Hamsters, like all other pets, communicate with more than just their body language. They make a variety of noises to convey something to humans and other animals around them. These noises vary from squeals, growling, screeching, chattering, or even a purr-like sound.
Today is all about hamster noises. In this article, we will be looking at the most common hamster vocalizations and the message each sound intends to pass. That means you should find this article helpful in keeping a healthy hamster.
Let’s get right into it!
Common Hamster Sounds And Their Meanings
Wheeking is one of the sweeter sounds a hamster can make, often made when they are being cuddled or want to be fed. Wheeking is used by many animals as a way to indicate that they are in distress or need help of some kind.
Wheeking is a common sound for hamsters when they have been woken up from their sleep. In this case, the sound indicates that they want to go back to sleep and for you not to bother them.
Unlike other animals, chattering is only made by female hamsters in certain situations i.e., when they are in heat or when a new human walks into their enclosure.
In the first scenario, female hammies will make this noise to indicate to other male hamsters that they are ready to mate. In the second scenario, as soon as a new human walks into the room, there is a chance your female hamster will start up with their chattering.
For those that have male and female hamsters, once you introduce them, be sure to keep an ear out for chattering from your little guy! This common hamster sound indicates he’s ready to make a move as well as show off his leadership skills!
Squeaking seems to be hamsters’ most favorite noise. Hamsters use this noise to communicate a wide range of emotions, especially when they are playing with you or their cage mates.
Squeaking is basically one of the noisiest ways for a hamster to communicate. It can be a sign of pain or need for attention. If your hamster suddenly starts sharp squeaks or repetitive squeaks out of the blue, check around them carefully for anything that might be causing them discomfort.
Outside of pain, this sound means they want to be left alone and you should refrain from picking them up. It can also be a sign of dominance, need to breed, or an expression of fear.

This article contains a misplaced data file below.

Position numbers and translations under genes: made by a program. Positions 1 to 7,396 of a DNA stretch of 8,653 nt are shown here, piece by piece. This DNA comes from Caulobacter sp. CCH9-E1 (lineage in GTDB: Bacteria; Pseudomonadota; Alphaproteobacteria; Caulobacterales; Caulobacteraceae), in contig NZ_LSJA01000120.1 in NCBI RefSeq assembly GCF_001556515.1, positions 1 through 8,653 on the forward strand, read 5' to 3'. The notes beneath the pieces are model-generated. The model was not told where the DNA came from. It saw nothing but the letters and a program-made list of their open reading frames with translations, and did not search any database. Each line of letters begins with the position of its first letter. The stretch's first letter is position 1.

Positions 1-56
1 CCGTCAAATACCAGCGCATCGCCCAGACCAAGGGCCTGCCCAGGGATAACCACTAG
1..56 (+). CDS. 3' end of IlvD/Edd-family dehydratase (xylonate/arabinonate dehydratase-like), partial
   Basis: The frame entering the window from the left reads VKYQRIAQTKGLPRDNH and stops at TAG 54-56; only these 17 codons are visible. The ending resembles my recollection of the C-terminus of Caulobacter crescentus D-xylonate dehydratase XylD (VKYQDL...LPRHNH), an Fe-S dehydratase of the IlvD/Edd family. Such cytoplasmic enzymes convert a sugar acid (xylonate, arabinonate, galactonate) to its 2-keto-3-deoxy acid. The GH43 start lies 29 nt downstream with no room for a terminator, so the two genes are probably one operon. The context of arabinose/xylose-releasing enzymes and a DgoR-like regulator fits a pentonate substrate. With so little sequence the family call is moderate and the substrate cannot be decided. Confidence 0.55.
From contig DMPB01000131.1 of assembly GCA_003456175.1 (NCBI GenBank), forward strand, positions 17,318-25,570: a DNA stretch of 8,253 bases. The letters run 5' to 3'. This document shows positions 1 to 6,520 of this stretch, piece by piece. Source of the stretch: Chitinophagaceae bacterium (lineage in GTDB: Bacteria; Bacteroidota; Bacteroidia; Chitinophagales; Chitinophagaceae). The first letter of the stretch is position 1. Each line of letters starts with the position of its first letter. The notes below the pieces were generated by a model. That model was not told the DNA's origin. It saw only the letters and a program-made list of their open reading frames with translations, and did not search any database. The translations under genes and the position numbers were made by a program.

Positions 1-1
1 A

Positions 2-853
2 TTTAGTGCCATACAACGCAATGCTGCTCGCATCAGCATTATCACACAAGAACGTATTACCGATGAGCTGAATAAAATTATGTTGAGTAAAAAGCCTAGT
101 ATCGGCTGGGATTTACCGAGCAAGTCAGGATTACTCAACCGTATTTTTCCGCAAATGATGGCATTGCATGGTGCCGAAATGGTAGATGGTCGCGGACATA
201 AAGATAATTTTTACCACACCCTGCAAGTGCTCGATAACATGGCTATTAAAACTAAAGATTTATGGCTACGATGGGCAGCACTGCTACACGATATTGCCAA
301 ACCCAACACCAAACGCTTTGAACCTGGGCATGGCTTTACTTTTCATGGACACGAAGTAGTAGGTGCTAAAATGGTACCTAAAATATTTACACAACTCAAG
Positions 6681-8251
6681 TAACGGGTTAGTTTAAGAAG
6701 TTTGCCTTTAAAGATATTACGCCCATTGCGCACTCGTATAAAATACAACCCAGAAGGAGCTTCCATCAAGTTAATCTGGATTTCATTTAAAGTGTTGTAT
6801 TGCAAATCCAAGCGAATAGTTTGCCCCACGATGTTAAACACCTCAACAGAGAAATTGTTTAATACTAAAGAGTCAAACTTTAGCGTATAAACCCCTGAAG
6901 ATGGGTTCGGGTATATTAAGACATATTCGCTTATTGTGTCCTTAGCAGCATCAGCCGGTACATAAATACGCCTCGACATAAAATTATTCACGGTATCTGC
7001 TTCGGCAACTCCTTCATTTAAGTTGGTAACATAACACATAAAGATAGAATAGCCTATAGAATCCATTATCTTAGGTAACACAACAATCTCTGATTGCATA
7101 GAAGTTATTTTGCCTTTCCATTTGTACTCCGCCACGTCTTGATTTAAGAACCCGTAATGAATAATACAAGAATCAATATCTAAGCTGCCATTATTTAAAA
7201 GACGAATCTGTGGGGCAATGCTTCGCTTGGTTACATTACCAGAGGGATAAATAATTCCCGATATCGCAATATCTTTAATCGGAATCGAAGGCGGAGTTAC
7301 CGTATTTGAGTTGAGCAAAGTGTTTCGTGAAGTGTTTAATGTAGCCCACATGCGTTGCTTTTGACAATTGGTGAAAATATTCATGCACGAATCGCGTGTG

Hamsters make two different sounds when they are eating or drinking: slurping and crunching. Slurping is when our little friends suck in their food, while crunching is the noise made when they chew on it.
Slurping is a great way to know that they are enjoying their meal and can be made even when your hamster is eating from a bowl! If you have just fed them something new, it’s definitely okay for them to take some time before they eat it all up.
Crunching, on the other hand, means they are in a happy place. It is especially common when they are trying to chew on something off-limits, so it’s best to be wary of this particular sound.
A purring noise is made by all hamsters but is generally reserved for females. This means that it can’t be used to tell the gender of your little friend, but it can be used to tell when your hamster is in heat.
The noise itself means that they are experiencing pleasure and indicate their willingness to mate. While in heat, female hamsters will also become much more affectionate than usual!
A clicking noise can be made by both male and female hamsters, especially when they are trying to get your attention.
Don’t worry – it is impossible for a hamster to hurt their mouth or teeth when making this noise! They do so by rubbing their lower and upper teeth. This means they want something from you – either a treat or attention. However, it can also be a sign of contentment and or when your hamster experiences calmness. In other words, much more like squeaking, clicking can be used to communicate a variety of emotions.
The best way to find out what they need is by reading the rest of their body language, as this will tell you whether they are trying to show dominance or fear.
Chirping is a high-pitched noise that only male hamsters can make. It is used to attract female hamsters and bring them closer to where he wants them to be.
As with purring, chirping indicates your hamster is in the mood for mating, so it would be best to leave them alone if they are chirping. t times chirping can be a sign of aggression, so make sure you examine the context.
Hissing is generally used by males who are protecting their territory or food source. If your hamster is hissing, it’s best to back off slowly and leave them alone.
Hissing can also be a sign of dominance, so you are likely to hear it from a dominant hamster, but more often than not it is the reaction to fear by your hamster. If you push towards them and they hiss, stop moving and wait for them to come to you instead!
While sneezing sounds like a human’s way to clear their sinuses, hamsters are actually clearing something else out of theirs! A sneeze from your little friend is the equivalent of you wiping off your nose with an arm. It could also be out of strong smell, allergens, dust, and other factors.
Sneezing means there is something wrong or weird with the hamster bedding, food, or living area. The best thing you can do is to check where they are living at the moment and see if something needs to be cleaned up or fixed.
Different noises mean different things, but it’s important to remember that they are a form of communication and convey something! As long as you keep an eye on your hamsters’ body language and behavior, you’ll be able to know what they want and need.